One of the most common mistakes CEOs and owners make is promoting their top salesperson to sales leader based solely on the fact that they are the top salesperson. This can actually hinder your overall growth.
It starts with the need for a sales leader. Where do you look? The conversation often goes something like this: “Well, Liam has been a great salesperson for a long time, and he deserves the shot. After all, he is good at finding and closing business. He should be able to teach the rest of the team what he does and how he does it.”
Typically, the resounding answer should be “no.” Because essentially all you’re doing is taking a good revenue producer out of the field and putting them in a position to fail.
Research conducted by CEB shows that “60% of all new managers fail within the first 24 months of their new position.” With sales leaders it’s even higher, at an astounding 70%. Why is this the case, you may be wondering?
Why would your promotion cause the top salesperson to go from winning all the time to losing? Well, if you think about it, it’s all in the different skill sets needed for each role.
Good salespeople are good at:
There are many great salespeople that do well at selling but don’t have a documented process for it. These types of salespeople often say, “I don’t know how I did it. It was just a blur. I just start talking and somehow I know the right question to ask next, and then I close the business.”
These aren’t the salespeople you want teaching others. Yet CEOs promote people like this over and over again, expecting different results.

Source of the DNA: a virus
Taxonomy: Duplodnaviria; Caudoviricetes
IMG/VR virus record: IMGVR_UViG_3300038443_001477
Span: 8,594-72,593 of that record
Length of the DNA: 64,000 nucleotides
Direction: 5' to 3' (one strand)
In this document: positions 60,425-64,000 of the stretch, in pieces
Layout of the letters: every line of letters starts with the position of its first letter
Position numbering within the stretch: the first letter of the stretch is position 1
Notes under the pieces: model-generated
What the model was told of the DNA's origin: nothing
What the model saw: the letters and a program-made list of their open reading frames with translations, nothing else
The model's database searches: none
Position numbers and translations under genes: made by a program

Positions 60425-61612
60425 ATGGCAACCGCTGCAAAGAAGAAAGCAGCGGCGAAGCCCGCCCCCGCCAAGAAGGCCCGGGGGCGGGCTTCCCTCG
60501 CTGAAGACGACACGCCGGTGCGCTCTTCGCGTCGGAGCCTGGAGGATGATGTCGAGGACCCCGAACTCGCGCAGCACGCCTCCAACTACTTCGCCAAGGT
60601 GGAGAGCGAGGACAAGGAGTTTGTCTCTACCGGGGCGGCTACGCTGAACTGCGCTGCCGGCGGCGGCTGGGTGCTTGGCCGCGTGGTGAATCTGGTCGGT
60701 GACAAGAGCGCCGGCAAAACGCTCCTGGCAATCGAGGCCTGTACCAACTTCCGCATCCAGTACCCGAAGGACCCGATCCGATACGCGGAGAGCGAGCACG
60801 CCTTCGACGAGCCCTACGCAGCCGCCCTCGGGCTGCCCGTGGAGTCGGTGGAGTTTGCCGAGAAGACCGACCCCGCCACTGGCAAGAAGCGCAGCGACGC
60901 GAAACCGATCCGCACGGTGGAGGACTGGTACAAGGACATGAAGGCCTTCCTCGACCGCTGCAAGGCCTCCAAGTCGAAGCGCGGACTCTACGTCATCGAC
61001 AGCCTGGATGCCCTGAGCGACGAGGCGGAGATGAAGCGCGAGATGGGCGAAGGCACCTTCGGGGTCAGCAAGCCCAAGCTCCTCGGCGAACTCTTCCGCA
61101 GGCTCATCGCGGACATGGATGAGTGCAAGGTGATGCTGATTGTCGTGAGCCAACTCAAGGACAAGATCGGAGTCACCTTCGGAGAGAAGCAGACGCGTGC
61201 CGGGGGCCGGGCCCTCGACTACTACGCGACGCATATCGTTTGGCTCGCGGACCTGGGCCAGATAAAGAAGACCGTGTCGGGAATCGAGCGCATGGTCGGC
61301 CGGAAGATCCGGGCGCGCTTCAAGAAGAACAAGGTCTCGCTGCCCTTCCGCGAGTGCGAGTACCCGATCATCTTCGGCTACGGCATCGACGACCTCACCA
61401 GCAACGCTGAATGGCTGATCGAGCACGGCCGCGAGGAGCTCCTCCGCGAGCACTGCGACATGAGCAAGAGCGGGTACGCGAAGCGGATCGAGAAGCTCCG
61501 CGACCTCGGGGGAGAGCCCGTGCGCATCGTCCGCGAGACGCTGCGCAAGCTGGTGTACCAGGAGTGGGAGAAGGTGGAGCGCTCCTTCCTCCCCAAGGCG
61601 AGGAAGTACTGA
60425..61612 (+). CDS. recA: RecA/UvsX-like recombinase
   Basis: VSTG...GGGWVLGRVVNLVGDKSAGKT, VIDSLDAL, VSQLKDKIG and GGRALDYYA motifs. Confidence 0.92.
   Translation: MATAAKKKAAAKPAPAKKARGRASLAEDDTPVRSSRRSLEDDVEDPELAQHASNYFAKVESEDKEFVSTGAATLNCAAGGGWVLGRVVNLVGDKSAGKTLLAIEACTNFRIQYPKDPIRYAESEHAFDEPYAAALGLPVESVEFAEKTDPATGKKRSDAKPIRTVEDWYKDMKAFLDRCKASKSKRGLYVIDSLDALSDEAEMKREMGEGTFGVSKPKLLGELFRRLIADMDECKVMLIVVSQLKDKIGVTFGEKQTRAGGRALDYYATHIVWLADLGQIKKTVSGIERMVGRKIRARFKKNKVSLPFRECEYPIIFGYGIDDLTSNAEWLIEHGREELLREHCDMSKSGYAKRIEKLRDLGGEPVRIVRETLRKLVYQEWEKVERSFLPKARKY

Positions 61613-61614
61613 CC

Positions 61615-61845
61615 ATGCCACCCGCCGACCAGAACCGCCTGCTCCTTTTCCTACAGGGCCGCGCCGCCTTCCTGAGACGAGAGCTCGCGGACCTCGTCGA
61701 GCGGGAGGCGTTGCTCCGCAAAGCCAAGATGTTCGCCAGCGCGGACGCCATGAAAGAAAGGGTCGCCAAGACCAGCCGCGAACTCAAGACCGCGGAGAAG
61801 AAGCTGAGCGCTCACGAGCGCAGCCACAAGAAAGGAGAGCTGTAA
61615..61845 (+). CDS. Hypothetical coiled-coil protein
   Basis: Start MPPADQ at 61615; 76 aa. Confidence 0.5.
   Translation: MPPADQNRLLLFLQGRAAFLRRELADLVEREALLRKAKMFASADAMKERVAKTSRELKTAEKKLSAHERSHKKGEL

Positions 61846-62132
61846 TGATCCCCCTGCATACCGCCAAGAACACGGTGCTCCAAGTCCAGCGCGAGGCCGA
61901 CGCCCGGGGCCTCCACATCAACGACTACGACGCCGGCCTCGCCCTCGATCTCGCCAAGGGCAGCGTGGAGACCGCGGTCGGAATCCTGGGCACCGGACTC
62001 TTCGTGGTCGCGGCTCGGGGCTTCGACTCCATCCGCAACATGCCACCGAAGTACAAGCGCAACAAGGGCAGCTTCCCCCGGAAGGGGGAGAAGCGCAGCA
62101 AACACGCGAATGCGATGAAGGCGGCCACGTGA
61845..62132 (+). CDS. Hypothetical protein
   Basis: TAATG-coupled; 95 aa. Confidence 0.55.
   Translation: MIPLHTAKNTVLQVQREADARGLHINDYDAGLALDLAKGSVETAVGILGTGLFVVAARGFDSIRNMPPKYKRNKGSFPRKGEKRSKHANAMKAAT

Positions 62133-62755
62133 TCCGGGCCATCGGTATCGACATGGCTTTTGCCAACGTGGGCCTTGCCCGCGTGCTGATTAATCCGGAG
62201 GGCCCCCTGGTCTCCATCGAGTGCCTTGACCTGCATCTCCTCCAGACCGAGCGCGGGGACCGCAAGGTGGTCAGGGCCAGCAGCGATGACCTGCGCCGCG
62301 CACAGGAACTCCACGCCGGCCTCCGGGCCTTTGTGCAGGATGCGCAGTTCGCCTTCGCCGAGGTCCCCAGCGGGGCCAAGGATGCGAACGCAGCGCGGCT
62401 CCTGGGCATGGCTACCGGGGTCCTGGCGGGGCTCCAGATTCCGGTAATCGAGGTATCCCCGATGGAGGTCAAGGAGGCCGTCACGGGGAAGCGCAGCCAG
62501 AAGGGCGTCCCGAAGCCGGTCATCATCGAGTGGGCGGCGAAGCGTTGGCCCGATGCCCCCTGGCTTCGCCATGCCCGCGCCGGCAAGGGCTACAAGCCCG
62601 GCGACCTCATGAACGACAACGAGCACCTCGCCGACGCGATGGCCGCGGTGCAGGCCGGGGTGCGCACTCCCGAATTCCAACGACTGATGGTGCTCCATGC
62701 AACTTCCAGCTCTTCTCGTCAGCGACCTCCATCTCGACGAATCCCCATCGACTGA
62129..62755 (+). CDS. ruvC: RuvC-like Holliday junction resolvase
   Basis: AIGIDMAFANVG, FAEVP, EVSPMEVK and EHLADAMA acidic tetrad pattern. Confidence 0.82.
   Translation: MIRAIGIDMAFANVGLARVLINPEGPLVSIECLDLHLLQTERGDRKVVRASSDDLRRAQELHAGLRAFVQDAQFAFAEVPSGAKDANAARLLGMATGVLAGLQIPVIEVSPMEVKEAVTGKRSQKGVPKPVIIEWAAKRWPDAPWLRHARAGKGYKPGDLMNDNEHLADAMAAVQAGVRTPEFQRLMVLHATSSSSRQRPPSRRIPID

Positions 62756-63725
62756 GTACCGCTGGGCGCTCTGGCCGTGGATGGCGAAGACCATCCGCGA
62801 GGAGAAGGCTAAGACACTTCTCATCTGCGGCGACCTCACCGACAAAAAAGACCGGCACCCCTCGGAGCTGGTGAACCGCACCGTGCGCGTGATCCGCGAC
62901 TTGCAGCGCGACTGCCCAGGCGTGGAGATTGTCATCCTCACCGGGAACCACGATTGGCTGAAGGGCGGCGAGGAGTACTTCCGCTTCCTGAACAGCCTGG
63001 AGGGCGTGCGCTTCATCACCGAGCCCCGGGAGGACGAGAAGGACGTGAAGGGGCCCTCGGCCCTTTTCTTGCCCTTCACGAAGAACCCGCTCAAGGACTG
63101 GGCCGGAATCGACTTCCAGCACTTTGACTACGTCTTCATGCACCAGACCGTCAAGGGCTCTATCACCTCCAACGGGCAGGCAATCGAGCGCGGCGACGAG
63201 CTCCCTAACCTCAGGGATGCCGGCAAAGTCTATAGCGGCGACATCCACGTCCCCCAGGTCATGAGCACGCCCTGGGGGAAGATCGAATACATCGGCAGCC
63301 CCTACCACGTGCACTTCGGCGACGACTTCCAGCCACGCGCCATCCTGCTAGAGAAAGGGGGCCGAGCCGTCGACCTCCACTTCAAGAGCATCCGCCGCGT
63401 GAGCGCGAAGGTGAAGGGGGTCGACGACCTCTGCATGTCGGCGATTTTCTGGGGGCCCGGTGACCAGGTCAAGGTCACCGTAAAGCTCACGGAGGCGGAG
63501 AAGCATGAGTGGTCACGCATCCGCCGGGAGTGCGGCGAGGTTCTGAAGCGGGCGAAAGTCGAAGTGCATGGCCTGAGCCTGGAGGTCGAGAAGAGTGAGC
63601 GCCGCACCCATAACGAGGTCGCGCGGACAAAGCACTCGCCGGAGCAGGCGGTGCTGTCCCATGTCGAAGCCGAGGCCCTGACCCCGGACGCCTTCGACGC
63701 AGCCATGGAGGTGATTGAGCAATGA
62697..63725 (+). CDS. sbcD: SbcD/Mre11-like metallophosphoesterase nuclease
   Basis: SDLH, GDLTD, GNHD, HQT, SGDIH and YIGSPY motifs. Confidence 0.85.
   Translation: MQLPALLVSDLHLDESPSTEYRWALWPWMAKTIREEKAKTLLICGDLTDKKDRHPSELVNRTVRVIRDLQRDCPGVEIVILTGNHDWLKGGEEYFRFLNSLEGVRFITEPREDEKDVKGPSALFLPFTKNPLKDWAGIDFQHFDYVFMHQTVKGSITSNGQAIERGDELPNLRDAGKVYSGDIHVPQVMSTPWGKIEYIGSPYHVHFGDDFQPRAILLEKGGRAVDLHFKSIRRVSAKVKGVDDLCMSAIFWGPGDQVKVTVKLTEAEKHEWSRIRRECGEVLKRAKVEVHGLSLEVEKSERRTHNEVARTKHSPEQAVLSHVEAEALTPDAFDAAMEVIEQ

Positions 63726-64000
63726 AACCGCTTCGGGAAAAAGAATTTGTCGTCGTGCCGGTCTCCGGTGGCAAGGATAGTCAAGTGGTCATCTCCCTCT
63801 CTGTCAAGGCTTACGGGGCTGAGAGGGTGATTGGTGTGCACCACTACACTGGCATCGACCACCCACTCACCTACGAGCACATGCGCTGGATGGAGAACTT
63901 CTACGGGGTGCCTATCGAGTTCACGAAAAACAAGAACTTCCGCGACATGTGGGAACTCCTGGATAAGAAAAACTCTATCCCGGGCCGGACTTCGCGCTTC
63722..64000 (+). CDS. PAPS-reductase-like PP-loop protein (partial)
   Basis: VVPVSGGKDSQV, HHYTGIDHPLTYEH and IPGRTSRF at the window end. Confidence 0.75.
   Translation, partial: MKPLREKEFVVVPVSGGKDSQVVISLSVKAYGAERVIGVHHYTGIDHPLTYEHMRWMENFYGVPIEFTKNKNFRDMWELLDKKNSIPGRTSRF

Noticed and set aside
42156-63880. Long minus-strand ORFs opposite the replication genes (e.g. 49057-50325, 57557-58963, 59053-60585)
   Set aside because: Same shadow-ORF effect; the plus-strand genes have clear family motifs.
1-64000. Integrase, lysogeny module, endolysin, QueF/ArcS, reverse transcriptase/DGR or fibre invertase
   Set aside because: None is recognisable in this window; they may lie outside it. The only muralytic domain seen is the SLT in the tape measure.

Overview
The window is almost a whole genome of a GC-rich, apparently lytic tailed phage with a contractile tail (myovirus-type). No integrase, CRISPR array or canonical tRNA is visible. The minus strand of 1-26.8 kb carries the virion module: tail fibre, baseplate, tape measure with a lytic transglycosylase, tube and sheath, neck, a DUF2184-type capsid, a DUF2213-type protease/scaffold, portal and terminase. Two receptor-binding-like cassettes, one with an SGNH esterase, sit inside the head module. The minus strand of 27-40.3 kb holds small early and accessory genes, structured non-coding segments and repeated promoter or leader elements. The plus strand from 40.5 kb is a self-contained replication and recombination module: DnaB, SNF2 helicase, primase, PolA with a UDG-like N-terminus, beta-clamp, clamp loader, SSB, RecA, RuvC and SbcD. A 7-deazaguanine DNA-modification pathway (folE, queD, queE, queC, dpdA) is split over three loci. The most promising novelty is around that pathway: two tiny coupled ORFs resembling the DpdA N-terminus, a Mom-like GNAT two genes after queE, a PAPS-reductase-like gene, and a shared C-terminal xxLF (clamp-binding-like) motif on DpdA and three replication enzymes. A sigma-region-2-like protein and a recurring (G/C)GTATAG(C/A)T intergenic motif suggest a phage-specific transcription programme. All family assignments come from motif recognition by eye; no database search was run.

Now really dig into the skills of an effective sales leader:
They give direction to the team and keep them focused on the right prospects in the right markets with the right strategy.
This isn’t just talking about deal coaching — most sales leaders can do that. This is about making each salesperson better. That includes constantly developing their skills around asking questions, getting to decision-makers, negotiating, understanding the business need, etc. More sales leaders lack this quality than have it.
This includes holding people accountable to metrics and plans, helping them adjust, and helping them stay motivated.
This is one of the biggest jobs a leader has to do. They make the team better by developing and also by hiring effectively.
This is often overlooked and one of the top reasons leaders get fired. They need to be good at giving management a solid, realistic view of what is happening so executives can plan the business.
One of the few common skills both salespeople and a sales leader need to possess. Yes, it is extremely helpful if they know how to sell, but we believe this is not even on the top of the list of sales leader traits.
Now compare these two lists. These are very different skills that are required to do very different jobs. Just because someone is good at one does not mean they will be good at the other. Just ask Michael Jordan, Wayne Gretzky, Bart Starr, and a slew of others who couldn’t make the leap from player to coach.
The sales leader is one of the most important people in the organization when it comes to generating revenue. Often that position is filled by promoting a top salesperson without the right skillset. If you don’t have the right person in that role, your sales growth can become stagnant.
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